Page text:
Democratic presidential candidate Sen. Bernie Sanders, a Vermont Independent, speaks as former Vice President Joe Biden looks on Tuesday during a Democratic presidential primary debate hosted by CNN and the Des Moines Register in Des Moines, Iowa.
Democratic presidential candidate Sen. Bernie Sanders, a Vermont Independent, speaks as former Vice President Joe Biden looks on Tuesday during a Democratic presidential primary debate hosted by CNN and the Des Moines Register in Des Moines, Iowa. (Patrick Semansky/AP)

As of this writing, the Democratic presidential contest looks very fluid, with four candidates bunched up in Iowa and New Hampshire. But the sudden relevance of foreign policy, thanks to the confrontation with Iran, has made it look more and more like a two-person race between Joe Biden and Bernie Sanders.

Both candidates think the issue helps them, and they’re probably right. Mr. Biden’s foreign policy experience and comparative hawkishness reinforce support from moderate voters, and Mr. Sanders’ long record of dovishness helps him among more progressive voters. Both candidates are trying to use the issue to freeze out their nearest competitors, Pete Buttigieg and Elizabeth Warren.


If it does become a two-way contest, we could be shaping up for a kind of replay of the 2004 Democratic battle between former Massachusetts Sen. John Kerry and former Vermont Gov. Howard Dean. And that might be good for Michael Bloomberg.

Mr. Biden’s ace in the hole is his support from African American voters, which hinges on their belief that Mr. Biden is the most likely candidate to defeat President Trump. A new Washington Post-Ipsos poll has Mr. Biden capturing 48% of black votes, and 57% of black voters say the thing they’re looking for most in a candidate is the ability to beat Mr, Trump. Only a third say their main consideration is how closely a candidate aligns with them on the issues. These “issues” voters skew younger, which might partially explain why Mr. Sanders comes in second among black voters with 20%.

The whole dynamic is somewhat reminiscent of the 2004 primaries. Mr. Kerry was the establishment candidate, Mr. Dean was the firebrand outsider with a lot of support from young progressives.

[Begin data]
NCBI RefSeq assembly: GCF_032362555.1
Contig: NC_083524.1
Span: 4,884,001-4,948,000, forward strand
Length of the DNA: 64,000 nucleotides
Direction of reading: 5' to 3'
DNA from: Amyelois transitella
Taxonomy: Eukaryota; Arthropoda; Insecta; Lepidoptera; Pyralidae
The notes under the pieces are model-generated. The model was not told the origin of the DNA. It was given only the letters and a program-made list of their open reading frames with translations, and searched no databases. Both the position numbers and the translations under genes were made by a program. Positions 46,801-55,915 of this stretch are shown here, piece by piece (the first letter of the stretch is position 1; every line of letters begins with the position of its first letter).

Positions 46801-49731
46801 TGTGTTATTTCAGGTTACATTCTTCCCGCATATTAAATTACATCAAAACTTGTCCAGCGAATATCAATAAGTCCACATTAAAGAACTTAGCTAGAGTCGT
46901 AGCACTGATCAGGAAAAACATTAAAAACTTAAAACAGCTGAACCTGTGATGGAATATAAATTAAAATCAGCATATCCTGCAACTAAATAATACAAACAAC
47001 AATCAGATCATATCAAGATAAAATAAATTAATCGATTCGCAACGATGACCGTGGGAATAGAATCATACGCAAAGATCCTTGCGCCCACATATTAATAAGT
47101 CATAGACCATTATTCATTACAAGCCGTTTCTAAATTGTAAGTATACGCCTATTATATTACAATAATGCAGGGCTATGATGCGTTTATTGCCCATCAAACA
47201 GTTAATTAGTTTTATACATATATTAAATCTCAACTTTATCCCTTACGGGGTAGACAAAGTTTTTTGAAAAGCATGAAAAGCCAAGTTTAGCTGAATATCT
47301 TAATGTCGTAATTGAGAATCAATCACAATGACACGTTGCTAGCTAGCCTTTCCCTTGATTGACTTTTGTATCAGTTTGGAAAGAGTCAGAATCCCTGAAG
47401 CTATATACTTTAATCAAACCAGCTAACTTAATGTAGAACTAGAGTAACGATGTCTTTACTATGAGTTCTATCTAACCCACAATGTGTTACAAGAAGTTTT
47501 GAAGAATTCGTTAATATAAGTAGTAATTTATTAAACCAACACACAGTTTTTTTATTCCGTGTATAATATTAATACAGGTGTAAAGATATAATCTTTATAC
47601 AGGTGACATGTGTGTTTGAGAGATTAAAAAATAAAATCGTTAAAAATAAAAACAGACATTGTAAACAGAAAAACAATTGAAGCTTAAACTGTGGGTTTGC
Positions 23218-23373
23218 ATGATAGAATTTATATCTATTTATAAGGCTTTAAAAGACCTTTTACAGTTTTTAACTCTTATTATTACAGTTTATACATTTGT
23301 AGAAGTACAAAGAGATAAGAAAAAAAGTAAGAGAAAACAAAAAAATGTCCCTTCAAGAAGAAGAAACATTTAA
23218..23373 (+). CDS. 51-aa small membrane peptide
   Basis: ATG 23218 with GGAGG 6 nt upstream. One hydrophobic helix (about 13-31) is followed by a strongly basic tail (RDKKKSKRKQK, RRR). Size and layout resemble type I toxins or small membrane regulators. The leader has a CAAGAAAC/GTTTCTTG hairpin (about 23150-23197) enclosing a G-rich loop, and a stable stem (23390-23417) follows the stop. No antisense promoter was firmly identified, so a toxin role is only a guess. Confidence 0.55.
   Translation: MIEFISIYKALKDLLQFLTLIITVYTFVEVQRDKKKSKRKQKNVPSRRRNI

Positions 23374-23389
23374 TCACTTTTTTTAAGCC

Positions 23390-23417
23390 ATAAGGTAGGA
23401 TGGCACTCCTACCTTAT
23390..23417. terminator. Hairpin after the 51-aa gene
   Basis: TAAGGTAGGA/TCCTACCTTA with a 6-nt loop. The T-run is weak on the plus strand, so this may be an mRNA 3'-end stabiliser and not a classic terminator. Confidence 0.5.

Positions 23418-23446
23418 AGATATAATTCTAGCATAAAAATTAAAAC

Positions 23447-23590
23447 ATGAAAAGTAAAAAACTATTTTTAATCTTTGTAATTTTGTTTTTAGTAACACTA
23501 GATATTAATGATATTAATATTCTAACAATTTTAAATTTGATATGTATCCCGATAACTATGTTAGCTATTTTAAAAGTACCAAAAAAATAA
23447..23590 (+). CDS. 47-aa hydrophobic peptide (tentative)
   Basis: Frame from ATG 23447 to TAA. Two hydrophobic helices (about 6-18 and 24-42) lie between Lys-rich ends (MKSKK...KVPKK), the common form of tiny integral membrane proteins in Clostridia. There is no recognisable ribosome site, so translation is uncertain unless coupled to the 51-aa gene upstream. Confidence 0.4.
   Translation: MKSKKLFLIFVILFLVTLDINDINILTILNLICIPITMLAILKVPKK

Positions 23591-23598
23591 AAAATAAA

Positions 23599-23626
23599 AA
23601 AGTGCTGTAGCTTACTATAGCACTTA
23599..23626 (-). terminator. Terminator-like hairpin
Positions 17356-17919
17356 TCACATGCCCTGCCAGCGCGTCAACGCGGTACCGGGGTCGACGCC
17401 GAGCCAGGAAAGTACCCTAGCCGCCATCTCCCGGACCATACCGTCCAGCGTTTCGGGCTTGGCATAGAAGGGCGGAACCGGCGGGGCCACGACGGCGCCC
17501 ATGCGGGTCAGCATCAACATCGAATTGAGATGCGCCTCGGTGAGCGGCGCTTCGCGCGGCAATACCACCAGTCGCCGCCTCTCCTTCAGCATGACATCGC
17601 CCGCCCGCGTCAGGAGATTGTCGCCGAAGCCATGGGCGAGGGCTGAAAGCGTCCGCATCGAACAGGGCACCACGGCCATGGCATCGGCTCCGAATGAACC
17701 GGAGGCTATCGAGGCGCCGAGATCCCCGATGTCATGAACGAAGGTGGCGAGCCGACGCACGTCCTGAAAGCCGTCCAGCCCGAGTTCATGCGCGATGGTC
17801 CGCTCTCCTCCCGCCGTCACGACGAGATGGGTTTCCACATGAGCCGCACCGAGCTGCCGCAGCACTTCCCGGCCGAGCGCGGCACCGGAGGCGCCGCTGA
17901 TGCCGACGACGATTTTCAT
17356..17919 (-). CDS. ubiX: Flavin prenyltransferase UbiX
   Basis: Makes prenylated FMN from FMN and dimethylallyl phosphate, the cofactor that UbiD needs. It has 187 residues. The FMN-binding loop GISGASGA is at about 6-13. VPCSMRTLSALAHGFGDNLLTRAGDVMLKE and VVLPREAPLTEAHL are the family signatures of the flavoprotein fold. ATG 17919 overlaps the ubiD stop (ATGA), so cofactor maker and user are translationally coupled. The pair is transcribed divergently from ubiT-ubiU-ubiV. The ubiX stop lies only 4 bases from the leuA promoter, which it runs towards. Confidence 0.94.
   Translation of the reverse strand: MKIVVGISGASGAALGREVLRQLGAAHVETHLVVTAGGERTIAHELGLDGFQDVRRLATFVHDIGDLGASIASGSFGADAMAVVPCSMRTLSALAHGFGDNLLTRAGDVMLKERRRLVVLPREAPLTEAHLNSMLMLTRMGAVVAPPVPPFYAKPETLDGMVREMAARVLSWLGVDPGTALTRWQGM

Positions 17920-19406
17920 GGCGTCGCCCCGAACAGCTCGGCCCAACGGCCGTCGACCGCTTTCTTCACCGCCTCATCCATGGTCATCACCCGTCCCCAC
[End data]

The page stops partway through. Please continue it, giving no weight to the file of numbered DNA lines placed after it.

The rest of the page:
It’s largely forgotten now, but Mr. Kerry won the early contests not because voters liked him best, but because they thought other voters would prefer him down the road.

In New Hampshire, Mr. Kerry won by 12 points. He beat Mr. Dean 4-to-1 among voters whose top motivation was selecting a candidate who could “defeat George W. Bush in November.” Both candidates were even among voters who picked their choice because “he agrees with you on the major issues.” And Mr. Kerry’s early successes helped fuel the electability argument in later contests.

The prevailing logic of the “dated Dean, married Kerry” voters was that given the war in Iraq and the war on terror generally, Mr. Kerry’s status as a decorated veteran would nullify Mr. Bush’s advantage as a wartime president. That’s why Mr. Kerry showed up at the Democratic National Convention announcing he was “reporting for duty” with a smart salute. Of course, his military record later came under scrutiny, as did his antiwar activism, both of which undercut the advantage voters assumed his war record would give him.

Mr. Biden is positioned somewhat differently from Mr. Kerry — he’s more likable, if wackier, for starters. And Mr. Sanders has a much more robust organization than Mr. Dean had. But the similarities are real. It raises an interesting question: What if voters at the time had a better understanding of Mr. Kerry’s weaknesses as a “war hero” candidate — the main rationale for his electability claims?

Clearly, the White House (the real Trump campaign headquarters) is trying to test the question by muddying up Mr. Biden before the first primary votes are even cast. So far it’s not working very well.

But what if Mr. Biden stumbles?

The problem with campaigning on electability is that it’s a brittle rationale for a candidacy. Mr. Sanders had a heart attack, yet he’s gained support since then. It’s hard to imagine Mr. Biden’s candidacy surviving a similar setback or a major stumble. If Mr. Biden loses in Iowa and New Hampshire — a very real possibility — will pragmatic voters, including the firewall of black voters, stand by him?

If they don’t, that would be billionaire Michael Bloomberg’s opportunity. Mr. Sanders’ support is deep, but it isn’t wide. Many Democratic insiders and voters believe that the avowed socialist would lose to Mr. Trump. Whether that’s true matters less than the belief. Bloomberg’s “break glass in case of emergency” candidacy could do surprisingly well on Super Tuesday.

Of course, it’s not obvious that Mr. Bloomberg could seize the nomination or beat Mr. Trump. Having Mr. Sanders’ socialist dreams dashed by one of the very plutocrats he detests could divide the Democrats and help fuel the Democratic nightmare of a brokered convention. But for those of us with no favorites in this race, it would be fun to watch.

Jonah Goldberg is editor-in-chief of The Dispatch and the host of The Remnant podcast. His Twitter handle is @JonahDispatch.